Kamal Nath meets Madhya Pradesh governor and submits a letter to him accusing the BJP of holding the Congress MLAs in captivity
Bhopal: Expressing the readiness of his government for a floor test in the Assembly, Madhya Pradesh Chief Minister Kamal Nath on Friday accused the BJP of holding 22 Congress MLAs in captivity.
Nath met Tandon and submitted a letter to him accusing the BJP of being involved in horse-trading and holding the Congress MLAs in captivity.
Nath met Tandon in the midst of political crisis in the state triggered by the resignation of the 22 Congress MLAs three days ago. He met the governor at around 11 am and submitted the three-page letter to him.
In the letter, released by a Congress spokesman to the media, Nath expressed his readiness to hold the floor test during the budget session beginning from March 16.
Nath also mentioned the sequence of events from the intervening night of March 3 and March 4 to March 10, and claimed there were incidents of horse-trading during this period.
In these circumstances, the very edifice of democracy is in danger, Nath wrote in the letter.
Nath also told the governor to use his office to ensure the release of Congress MLAs held in captivity in Bengaluru.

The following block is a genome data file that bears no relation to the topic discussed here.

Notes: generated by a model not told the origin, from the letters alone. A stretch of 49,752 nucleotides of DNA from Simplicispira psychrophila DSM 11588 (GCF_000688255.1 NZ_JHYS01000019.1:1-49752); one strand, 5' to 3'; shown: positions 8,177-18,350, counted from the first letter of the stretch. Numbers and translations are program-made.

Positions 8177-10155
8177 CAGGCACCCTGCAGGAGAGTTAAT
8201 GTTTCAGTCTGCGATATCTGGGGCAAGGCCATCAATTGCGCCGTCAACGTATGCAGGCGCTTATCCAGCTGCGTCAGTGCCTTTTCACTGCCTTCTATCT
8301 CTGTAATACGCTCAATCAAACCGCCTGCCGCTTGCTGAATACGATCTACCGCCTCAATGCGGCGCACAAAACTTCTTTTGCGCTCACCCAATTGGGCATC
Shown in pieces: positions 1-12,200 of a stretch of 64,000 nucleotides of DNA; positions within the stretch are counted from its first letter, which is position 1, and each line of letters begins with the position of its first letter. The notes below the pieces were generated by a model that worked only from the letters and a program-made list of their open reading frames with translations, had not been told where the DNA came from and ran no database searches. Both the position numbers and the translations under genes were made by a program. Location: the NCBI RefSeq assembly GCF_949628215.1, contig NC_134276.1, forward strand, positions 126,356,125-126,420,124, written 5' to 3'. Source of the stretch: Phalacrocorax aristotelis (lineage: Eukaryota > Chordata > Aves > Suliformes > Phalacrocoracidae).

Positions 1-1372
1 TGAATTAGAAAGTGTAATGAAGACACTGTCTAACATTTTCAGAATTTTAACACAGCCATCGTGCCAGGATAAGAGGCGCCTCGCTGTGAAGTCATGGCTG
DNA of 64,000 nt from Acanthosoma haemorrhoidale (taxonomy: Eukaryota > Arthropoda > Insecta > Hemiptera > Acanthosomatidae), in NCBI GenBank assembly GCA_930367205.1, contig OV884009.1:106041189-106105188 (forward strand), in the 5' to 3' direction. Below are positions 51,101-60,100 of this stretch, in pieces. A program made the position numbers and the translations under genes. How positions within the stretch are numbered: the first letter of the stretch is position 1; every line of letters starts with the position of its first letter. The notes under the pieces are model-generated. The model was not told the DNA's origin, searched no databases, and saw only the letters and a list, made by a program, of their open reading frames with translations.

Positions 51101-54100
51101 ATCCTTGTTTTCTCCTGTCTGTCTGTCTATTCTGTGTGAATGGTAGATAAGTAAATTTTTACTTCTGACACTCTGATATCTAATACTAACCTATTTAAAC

Nath, whose government is teetering on the brink of a collapse following the rebellion, reached Raj Bhavan to meet Tandon, who arrived here on Thursday night from Lucknow.
The chief minister briefed the governor about the current political situation in the state, Congress sources said.
The ruling Congress has alleged that 19 of the rebel Congress MLAs, including ministers, have been held “captive” by the BJP in a resort in Bengaluru, a charge denied by the opposition party.
Nath's meeting with the governor comes amid unconfirmed reports that six ministers, said to be close to former Congress leader Jyotiraditya Scindia, will be coming to Bhopal from Bengaluru to hand over their resignation letters in person to the Assembly speaker.
Attempts to contact these ministers proved futile.
Scindia joined the BJP on Wednesday, a day after quitting the Congress.